April says that cannabis being heavily regulated continues a faulty and unfair structure.
“It prices people out. People who are really sick and are benefiting from medical marijuana and the deals that they can get — like shatter deals or buy one ounce, get the second ounce half off— they don't have those deals anymore,” April said. “And some counties here in California don't even want any sort of a dispensary. So people are forced to drive to other counties, or they're stuck with a delivery service where you feel like you're forced to buy something because they're coming to your house.”
Bobby added, "A lot of dispensaries, collectives, and growers have always donated medicine for free to low income people or seriously ill patients. And they can't do that anymore because every single scrap, every single nug has to be accounted for in the seed-to-sale tracking system and they have to pay taxes and fees on it.”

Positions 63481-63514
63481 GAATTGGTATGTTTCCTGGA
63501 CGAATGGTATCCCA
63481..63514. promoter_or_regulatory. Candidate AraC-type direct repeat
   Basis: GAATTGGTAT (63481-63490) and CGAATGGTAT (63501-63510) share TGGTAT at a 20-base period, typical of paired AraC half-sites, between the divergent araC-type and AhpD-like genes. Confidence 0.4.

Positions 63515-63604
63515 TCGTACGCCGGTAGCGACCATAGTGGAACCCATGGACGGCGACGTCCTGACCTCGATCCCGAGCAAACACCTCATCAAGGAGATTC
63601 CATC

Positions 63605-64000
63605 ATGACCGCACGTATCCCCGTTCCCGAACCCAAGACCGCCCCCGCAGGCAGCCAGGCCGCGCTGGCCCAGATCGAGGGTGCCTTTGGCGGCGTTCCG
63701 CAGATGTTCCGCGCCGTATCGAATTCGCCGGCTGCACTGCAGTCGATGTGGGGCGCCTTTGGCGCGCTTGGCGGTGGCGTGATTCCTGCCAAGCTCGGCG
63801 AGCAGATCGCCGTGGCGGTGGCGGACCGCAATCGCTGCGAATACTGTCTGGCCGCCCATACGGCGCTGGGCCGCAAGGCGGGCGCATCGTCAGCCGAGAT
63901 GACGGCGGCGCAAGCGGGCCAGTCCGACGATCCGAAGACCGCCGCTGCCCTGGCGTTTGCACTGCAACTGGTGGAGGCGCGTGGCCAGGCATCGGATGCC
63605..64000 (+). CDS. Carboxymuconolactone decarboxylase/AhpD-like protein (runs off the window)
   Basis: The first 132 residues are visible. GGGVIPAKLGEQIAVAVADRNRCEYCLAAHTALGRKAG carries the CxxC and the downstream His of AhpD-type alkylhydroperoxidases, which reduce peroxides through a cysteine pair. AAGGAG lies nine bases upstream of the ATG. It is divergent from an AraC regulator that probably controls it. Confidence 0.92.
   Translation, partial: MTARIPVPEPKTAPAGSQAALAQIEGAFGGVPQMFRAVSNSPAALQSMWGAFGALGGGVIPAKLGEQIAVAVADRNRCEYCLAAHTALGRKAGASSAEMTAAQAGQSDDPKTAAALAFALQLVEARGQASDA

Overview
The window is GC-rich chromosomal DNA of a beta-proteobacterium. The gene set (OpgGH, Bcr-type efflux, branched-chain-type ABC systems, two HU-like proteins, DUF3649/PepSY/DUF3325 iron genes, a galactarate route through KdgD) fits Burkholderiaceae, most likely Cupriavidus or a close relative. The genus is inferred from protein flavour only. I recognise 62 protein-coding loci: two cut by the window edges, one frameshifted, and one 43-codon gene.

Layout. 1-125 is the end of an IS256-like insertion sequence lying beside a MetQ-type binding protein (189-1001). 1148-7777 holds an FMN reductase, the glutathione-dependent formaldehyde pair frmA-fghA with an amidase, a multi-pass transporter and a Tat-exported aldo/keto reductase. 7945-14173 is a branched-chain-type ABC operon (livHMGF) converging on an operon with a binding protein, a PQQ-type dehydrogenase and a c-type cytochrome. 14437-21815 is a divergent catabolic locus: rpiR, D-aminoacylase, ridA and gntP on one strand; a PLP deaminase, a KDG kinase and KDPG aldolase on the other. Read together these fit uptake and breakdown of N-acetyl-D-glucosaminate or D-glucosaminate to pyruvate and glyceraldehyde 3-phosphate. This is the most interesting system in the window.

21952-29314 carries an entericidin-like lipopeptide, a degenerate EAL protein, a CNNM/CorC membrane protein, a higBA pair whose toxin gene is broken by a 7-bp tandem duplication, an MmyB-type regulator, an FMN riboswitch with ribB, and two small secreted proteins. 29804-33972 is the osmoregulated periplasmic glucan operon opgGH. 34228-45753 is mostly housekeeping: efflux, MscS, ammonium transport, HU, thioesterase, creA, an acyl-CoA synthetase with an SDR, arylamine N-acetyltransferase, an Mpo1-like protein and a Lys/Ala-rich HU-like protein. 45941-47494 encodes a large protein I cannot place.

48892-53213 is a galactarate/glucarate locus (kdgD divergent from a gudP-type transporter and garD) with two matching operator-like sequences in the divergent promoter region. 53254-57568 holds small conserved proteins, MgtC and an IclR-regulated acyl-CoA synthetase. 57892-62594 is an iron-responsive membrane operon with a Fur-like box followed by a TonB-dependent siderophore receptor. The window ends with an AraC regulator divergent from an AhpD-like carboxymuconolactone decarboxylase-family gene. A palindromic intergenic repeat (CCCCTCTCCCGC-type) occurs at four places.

He continued, “So how are you going to donate medicine that is going to cost you so much more money to donate that medicine?"
Taking Herb To A Higher Place
While Higher Way Travel is currently trucking through the places where cannabis is openly accepted, Bobby and April are hoping that with continuing to advocate for the plant they know and love, the stigmas that still cloud cannabis will clear up.
“I wish those that opposed pot knew all the many medicinal benefits it can provide,” Bobby said. “I would also say too, how would you feel if you were in your home with a six pack or a bottle of wine, kicking back and enjoying it, and then armed swat teams kicked your door down and shot your dog and arrested you? They took away all your possessions because you chose to drink a beer or a glass of wine. This is what pot smokers have been facing for decades.”